North Carolina and Virginia. 353
relied on entirely, it would seem, by the advocates of North Caro- lina's claims, can be found than by contrasting General Lane's re- port with what is said by Captain Louis G. Young (now of Savannah, Ga. , a gallant and gifted Confederate, who was in the charge as an aide on General Pettigrew's staff), in an address recently delivered by him on Gettysburg, a copy of which he has kindly furnished us. Captain Young says:
"General Trimble and his brigade (division) were not, and had not been in supporting distance; they must also have been delayed, as was Davis' Brigade, in the woods on Seminary ridge. Be this as it may, they were too late to give any assistance to the assaulting column. When I delivered my message, I knew it was too late, and I recall my sad reflection, ' What a pity that these brave men should be sacrificed!' Already had the remnant of Pickett's and Heth's Divisions broken. They broke simultaneously. They had together struck the stone fence, driven back the enemy posted behind it, looked down on the multitude beyond, and, in the words of General McLaws, who was watching the attack, ' rebounded like an India rubber ball.' The lodgment effected was only for an instant. Not twenty minutes elapsed, as claimed by some, before the handful of braves were driven back by overwhelming numbers. Then Trimble's command should have been ordered to the rear. It continued its useless advance alone, only to return before it had gone as far as we had." (Italics ours.)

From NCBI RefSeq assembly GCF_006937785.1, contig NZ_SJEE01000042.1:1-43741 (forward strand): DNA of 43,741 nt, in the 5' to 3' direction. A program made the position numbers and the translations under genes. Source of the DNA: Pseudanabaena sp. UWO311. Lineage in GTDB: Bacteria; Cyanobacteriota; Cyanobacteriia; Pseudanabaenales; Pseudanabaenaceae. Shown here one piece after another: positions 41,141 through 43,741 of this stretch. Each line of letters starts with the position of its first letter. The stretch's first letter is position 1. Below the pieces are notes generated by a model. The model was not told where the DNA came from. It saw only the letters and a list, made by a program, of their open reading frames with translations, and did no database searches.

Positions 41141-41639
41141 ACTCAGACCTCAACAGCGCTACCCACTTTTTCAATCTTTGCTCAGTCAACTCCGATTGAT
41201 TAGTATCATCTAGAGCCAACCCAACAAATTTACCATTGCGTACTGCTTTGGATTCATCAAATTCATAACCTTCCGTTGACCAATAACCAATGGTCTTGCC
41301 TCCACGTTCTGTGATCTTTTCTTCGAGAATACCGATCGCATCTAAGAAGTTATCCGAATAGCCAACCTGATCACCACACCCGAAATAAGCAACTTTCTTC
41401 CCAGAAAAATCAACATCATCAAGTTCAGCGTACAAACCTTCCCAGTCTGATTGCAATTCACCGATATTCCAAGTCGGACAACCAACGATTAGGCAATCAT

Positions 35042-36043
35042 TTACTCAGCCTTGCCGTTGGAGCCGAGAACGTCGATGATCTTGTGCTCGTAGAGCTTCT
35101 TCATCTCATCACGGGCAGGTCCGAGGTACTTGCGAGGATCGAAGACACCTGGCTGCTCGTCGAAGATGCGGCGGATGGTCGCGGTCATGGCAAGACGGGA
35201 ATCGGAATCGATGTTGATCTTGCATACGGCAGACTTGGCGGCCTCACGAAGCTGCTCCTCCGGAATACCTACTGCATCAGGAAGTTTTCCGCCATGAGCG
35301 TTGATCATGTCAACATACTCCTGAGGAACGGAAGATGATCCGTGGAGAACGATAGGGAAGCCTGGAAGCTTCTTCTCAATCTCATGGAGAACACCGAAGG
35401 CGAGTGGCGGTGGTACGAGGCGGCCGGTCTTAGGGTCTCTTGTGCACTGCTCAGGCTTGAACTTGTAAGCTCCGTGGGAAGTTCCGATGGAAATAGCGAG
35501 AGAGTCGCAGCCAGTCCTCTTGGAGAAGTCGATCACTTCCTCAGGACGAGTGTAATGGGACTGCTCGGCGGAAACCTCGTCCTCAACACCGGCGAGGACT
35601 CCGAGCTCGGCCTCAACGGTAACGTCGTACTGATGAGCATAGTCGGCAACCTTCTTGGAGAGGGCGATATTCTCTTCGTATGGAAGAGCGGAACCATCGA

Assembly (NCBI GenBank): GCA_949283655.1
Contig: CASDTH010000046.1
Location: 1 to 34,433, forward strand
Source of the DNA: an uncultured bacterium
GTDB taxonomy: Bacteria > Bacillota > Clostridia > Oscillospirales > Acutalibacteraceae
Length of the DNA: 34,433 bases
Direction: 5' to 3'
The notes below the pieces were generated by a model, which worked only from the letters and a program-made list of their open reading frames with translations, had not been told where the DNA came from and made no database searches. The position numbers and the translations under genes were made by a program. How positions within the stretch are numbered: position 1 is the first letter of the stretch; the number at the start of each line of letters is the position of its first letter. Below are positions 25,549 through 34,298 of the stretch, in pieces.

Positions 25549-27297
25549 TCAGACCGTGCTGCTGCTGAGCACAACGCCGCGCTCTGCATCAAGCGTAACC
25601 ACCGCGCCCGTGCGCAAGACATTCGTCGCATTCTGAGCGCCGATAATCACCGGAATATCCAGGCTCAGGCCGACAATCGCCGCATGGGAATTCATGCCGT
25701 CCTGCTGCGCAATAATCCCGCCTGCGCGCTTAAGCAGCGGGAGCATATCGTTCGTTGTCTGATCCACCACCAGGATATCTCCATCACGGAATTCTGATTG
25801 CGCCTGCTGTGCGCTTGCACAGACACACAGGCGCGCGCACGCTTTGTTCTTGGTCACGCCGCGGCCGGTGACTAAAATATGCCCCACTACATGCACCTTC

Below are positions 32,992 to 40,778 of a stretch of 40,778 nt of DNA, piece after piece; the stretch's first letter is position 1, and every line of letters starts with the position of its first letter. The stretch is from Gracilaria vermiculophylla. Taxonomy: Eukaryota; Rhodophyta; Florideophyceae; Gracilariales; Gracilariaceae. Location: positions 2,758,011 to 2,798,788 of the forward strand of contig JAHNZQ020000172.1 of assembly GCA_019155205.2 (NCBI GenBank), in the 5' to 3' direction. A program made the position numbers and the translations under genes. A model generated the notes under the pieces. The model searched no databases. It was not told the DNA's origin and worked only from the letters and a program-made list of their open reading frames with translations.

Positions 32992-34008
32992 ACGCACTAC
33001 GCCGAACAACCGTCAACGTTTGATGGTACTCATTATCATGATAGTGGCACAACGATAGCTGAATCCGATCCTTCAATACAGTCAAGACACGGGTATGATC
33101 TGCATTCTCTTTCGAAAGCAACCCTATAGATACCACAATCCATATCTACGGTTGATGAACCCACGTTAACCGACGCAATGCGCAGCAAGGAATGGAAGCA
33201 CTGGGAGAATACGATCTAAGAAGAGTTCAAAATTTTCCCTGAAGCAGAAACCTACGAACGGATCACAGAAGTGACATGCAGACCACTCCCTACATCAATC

It will be seen that this statement is (unintentionally, we know) not only at variance with the report of General Lane, but also with those of Generals Lee and Longstreet, both of whom confirm Gen- eral Lane in the statement that Pettigrew's men gave way before those of Pickett did.
But let us quote again from the official reports, and this time from that of Colonel Lowrence, who, it will be remembered, commanded Scale's North Carolina Brigade, which was supporting Pettigrew. He says:
" We advanced upon the enemy's line, which was in full view, at a distance of a mile. Now their whole line of artillery was playing upon us, which was on an eminence in front, strongly fortified and supported by infantry." * * * All went forward with a cool and steady step; but ere we had advanced over two-thirds of th6 way, troops from the front came tearing through our ranks (italics ours) which caused many of our men to break, but with the remaini-